Another and preferred embodiment of the inventionisdisclosed in Figures 14-16 inclusive wherein all of the alternate skirt fingers are omitted so as to leave only half the bead gripping fingers 24' all connected by the skirt 42 or unslit lower portion of the skirt'16. The advantages ofarthis formpf theinvention over other forms comprise adequate bead gripping power of the remaining-skirt fingers, an increase in the sump; capacity, and a'maximum' of resilience' for the temporaryxdistortion necessary in attachingor removing the tube cap accompaniedby adequate strength 'present' in the fingers .24 and in the skin 42, a savingin the plastic materialused being thus effected.

The manner of distortion of the cap ltl" during use of the cap to and from sealing position is illustrated in Figure 16 wherein the use of four gripping-fingers 24 is shown; It Will beInoted that the flexibility of this construction results in a generally rectangular transverse distortion of the cap" as' shown by the stretched and hence flattened skin'portions 42, the external configuration of the gripping fingers 24 remaining arcuate.

It will now be appreciated that the present invention provides a highly improved'closure' for bottles, jars, etc, which'may be economically manufactured, is strong and tough yet sufiiciently resilient and which combines highly effective sealing and position-retaining structure so as to be self-reinforcing :while bei'ng readily applicable to or removable from bottles.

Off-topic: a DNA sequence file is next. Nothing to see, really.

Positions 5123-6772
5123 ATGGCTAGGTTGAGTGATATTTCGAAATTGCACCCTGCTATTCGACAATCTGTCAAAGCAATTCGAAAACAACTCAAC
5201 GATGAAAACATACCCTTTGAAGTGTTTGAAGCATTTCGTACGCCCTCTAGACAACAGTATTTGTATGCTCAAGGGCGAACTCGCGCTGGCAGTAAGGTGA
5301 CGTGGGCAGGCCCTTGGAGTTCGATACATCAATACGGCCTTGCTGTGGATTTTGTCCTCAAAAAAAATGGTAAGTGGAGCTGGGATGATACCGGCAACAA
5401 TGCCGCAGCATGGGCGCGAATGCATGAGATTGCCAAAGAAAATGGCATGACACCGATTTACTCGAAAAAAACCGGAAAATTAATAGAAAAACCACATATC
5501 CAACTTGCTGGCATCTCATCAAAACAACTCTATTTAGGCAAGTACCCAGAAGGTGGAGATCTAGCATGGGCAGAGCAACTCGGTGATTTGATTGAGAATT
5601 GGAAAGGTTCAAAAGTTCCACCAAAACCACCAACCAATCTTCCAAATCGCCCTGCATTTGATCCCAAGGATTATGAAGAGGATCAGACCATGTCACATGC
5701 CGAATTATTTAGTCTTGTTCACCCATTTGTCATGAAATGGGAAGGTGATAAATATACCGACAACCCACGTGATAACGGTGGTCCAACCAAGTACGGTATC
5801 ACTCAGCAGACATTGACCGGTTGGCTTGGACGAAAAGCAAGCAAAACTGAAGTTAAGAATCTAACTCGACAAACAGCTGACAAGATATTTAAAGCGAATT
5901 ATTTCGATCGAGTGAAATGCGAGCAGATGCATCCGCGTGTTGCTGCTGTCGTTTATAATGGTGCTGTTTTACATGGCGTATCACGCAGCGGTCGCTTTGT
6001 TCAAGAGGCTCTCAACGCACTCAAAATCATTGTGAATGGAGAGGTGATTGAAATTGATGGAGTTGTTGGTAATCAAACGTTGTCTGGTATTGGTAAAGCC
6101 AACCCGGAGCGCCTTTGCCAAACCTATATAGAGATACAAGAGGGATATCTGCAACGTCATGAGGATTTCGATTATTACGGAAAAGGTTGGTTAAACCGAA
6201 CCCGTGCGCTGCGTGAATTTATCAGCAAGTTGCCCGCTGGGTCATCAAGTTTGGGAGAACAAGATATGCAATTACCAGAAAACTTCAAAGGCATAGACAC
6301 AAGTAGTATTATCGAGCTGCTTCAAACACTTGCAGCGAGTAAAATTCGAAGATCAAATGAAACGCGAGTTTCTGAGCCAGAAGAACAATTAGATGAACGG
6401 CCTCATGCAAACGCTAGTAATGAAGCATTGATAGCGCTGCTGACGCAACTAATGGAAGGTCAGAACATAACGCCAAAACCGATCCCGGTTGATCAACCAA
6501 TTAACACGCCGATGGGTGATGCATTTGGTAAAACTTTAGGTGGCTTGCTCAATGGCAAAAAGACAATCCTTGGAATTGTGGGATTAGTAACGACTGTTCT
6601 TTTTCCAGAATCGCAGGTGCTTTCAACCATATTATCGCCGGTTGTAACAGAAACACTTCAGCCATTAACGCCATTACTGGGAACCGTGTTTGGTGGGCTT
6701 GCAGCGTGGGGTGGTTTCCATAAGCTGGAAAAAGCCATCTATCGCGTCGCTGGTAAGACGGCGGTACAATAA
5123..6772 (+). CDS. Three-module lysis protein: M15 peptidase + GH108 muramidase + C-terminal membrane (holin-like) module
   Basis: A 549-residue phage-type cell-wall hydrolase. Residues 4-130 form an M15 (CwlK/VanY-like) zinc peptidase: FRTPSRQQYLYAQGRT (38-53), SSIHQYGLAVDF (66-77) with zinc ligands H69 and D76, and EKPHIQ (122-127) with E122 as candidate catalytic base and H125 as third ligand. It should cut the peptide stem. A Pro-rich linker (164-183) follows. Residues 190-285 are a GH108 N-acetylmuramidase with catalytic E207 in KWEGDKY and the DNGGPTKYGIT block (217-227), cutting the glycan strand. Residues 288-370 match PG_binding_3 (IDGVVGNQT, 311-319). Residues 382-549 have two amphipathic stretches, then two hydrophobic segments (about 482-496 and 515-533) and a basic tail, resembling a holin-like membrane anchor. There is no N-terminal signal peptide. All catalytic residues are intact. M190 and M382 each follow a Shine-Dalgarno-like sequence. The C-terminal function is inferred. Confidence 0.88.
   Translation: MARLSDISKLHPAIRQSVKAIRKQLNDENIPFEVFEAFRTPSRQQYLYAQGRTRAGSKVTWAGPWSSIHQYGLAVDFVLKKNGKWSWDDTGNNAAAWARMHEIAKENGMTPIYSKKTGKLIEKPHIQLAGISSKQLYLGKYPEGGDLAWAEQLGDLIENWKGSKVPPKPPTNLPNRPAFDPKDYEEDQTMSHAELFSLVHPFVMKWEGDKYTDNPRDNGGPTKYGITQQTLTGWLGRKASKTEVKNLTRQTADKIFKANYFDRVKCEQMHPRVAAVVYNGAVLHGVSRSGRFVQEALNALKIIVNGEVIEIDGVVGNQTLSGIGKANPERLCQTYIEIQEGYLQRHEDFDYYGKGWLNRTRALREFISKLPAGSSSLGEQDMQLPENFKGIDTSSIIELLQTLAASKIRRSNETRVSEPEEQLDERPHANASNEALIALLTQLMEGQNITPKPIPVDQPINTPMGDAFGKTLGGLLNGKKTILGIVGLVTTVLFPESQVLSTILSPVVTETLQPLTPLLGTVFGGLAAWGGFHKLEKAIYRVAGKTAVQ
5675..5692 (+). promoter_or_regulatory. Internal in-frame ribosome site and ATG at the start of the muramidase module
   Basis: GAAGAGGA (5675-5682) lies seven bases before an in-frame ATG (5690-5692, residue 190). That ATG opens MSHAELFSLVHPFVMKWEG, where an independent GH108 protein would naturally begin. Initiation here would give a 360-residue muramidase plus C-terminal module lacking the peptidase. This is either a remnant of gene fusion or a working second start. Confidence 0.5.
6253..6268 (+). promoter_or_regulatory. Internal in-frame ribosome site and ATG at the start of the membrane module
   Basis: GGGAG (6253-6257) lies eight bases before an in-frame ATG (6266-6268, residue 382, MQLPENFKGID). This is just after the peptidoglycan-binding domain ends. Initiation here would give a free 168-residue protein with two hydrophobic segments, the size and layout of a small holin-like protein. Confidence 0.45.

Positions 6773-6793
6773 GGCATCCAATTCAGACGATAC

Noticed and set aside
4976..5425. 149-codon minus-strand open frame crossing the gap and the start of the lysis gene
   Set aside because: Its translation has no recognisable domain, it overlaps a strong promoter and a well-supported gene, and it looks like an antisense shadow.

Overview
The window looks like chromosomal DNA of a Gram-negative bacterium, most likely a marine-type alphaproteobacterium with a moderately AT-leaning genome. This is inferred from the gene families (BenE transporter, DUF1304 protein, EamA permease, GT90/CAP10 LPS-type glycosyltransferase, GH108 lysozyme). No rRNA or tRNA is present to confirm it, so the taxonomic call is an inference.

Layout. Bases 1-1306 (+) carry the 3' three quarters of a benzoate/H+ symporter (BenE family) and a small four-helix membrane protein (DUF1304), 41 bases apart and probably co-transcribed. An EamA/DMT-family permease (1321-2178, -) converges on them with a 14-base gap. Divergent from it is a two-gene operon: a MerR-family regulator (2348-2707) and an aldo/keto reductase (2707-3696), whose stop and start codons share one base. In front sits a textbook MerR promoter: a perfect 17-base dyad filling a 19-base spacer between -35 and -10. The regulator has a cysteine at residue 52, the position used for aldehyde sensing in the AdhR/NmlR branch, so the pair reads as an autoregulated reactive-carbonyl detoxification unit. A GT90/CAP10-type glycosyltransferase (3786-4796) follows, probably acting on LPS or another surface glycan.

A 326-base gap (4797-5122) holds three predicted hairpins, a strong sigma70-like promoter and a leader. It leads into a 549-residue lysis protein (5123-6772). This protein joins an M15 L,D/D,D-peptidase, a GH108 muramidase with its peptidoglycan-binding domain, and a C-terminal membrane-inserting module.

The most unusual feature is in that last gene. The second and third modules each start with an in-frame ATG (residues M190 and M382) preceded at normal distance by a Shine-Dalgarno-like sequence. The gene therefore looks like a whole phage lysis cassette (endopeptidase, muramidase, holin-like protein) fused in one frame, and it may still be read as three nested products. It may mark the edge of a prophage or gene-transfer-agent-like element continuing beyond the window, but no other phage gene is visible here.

Furthermore, the combination-of the surfaceof'the retaining tab with theba'se'ofthe cap to form an auxiliary seal, the useof a skin or closed slits in combination with the fie'xible gripping fingers for the tube angular bead, the angular bead per se, and the spacing of the fingers all combine with the unique cap structure to form 'a superb and novel closure for bottles, tubes, jars, etc. with an indefinitely extended life, this beinginsured bythe aligning function of the bottom of the fingers and the skirt portions 27 which project therebelow.

The term container as used in the specification and claims is intended to include any receptacle having a head on its neck or susceptible of having 'a bead formed thereon with-which the gripping'fingers of the described capm'ay cooperate to retain the cap in sealing position upon the container.

It is to be understood that the forms of my invention herewith shown and described are to be takenas preferred examples of the same and that various changes in' the shape, size and arrangement of parts may be resorted to without departing from the spirit of the invention or the scope of the subjoining claims.

I claim: